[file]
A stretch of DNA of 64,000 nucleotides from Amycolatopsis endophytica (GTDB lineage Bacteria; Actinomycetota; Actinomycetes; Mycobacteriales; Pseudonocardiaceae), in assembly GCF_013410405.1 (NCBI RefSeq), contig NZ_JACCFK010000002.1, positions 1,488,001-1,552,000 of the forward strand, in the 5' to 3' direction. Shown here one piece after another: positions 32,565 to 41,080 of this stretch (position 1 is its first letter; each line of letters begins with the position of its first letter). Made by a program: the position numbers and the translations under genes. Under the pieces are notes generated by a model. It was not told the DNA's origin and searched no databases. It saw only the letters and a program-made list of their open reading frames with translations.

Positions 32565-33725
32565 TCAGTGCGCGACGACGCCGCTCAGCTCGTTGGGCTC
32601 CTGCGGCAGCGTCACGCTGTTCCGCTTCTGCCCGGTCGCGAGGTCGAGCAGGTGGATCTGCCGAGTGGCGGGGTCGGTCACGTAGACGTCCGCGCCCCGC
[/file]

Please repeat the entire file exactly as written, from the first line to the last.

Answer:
A stretch of DNA of 64,000 nucleotides from Amycolatopsis endophytica (GTDB lineage Bacteria; Actinomycetota; Actinomycetes; Mycobacteriales; Pseudonocardiaceae), in assembly GCF_013410405.1 (NCBI RefSeq), contig NZ_JACCFK010000002.1, positions 1,488,001-1,552,000 of the forward strand, in the 5' to 3' direction. Shown here one piece after another: positions 32,565 to 41,080 of this stretch (position 1 is its first letter; each line of letters begins with the position of its first letter). Made by a program: the position numbers and the translations under genes. Under the pieces are notes generated by a model. It was not told the DNA's origin and searched no databases. It saw only the letters and a program-made list of their open reading frames with translations.

Positions 32565-33725
32565 TCAGTGCGCGACGACGCCGCTCAGCTCGTTGGGCTC
32601 CTGCGGCAGCGTCACGCTGTTCCGCTTCTGCCCGGTCGCGAGGTCGAGCAGGTGGATCTGCCGAGTGGCGGGGTCGGTCACGTAGACGTCCGCGCCCCGC